Although D&D 5e does not provide a medical definition of a disease, from the examples presented it appears that the term is meant to encompass contagious illnesses. For instance, this site lists sight rot, cackle fever, and sewer plague. All of these can be contracted by proximity or contact, suggesting that they are caused by some contagious element, be it viral, cellular, prionic, magical, or whatever.
The terminology used in the description supports this:
A plague ravages the kingdom, setting the adventurers on a quest to
find a cure. An adventurer emerges from an ancient tomb, unopened for
centuries, and soon finds herself suffering from a wasting illness. A
warlock offends some dark power and contracts a strange affliction
that spreads whenever he casts spells.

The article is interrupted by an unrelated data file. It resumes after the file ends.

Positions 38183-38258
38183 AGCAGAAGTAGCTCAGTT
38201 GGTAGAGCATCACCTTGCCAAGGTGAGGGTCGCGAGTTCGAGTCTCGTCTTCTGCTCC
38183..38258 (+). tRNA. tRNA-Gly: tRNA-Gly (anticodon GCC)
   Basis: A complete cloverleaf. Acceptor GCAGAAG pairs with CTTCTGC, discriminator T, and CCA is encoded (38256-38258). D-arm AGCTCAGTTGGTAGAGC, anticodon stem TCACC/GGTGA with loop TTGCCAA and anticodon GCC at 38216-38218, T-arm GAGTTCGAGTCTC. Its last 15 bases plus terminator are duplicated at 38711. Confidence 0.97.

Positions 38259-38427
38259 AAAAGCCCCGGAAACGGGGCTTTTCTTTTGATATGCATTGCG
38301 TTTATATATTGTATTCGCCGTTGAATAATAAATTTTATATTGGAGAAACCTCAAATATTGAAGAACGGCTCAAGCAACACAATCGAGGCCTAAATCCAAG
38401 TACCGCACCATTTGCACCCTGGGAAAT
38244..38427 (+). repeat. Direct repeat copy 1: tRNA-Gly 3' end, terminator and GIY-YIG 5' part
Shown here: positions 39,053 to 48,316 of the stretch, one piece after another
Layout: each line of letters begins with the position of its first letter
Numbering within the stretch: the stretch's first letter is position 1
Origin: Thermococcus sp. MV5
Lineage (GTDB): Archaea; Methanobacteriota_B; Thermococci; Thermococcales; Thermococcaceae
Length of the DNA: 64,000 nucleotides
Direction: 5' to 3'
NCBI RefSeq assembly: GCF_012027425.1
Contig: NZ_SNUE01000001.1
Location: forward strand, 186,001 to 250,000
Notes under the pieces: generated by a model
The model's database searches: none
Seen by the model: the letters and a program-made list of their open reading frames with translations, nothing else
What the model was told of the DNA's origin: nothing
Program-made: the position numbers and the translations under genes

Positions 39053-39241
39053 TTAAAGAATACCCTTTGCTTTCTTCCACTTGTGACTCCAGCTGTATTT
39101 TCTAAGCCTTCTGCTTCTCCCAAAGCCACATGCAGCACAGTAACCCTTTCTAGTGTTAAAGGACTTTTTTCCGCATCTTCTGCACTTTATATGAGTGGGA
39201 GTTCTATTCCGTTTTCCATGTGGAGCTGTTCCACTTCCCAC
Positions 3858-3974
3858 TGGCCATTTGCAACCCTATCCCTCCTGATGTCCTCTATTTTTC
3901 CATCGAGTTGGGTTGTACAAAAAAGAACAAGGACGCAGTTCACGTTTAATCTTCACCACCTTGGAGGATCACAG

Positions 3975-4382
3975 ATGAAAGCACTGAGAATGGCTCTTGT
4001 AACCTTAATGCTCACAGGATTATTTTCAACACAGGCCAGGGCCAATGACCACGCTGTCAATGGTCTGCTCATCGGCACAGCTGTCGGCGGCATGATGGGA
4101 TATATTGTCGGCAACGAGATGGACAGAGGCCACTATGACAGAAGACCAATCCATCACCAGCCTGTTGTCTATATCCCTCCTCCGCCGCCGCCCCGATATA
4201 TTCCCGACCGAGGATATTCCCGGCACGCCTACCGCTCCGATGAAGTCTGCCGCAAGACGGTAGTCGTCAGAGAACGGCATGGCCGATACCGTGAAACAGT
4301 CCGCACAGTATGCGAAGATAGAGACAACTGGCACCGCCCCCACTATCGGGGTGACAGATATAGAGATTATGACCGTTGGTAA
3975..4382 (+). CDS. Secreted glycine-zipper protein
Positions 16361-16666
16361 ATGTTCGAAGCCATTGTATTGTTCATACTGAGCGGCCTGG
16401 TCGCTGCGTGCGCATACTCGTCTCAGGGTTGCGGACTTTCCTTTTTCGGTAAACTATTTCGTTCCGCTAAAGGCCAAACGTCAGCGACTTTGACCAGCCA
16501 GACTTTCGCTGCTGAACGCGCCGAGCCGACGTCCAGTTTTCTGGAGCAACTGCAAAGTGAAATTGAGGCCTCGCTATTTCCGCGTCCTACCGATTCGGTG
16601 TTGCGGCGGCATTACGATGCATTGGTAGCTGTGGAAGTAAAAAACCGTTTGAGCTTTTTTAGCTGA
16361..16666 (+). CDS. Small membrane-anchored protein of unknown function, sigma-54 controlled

A simple outbreak might amount to little more than a small drain on
party resources, curable by a casting of lesser restoration. A more
complicated outbreak can form the basis of one or more adventures as
characters search for a cure, stop the spread of the disease, and deal
with the consequences.
"Plague", "contract" and so forth. I would say that these are supposed to be infections. There's no mention of any medical condition that arises from genetics, diet, age, trauma, or other such stimuli.
Obviously, the DM is free to classify any other condition as a disease if they so desire. However, both some philosophical introspection and some consultation with players may be in order. The definition of a disease is controversial: Is disease a deviation from what the patient considers ideal, what society considers optimal, or from some abstract biological notion of correct functioning? Handled poorly, this is a matter that could even end up being hurtful to players. One should probably ensure that, whatever one's personal outlook, both DM and players agree on the definition and mechanics that will be used in-game.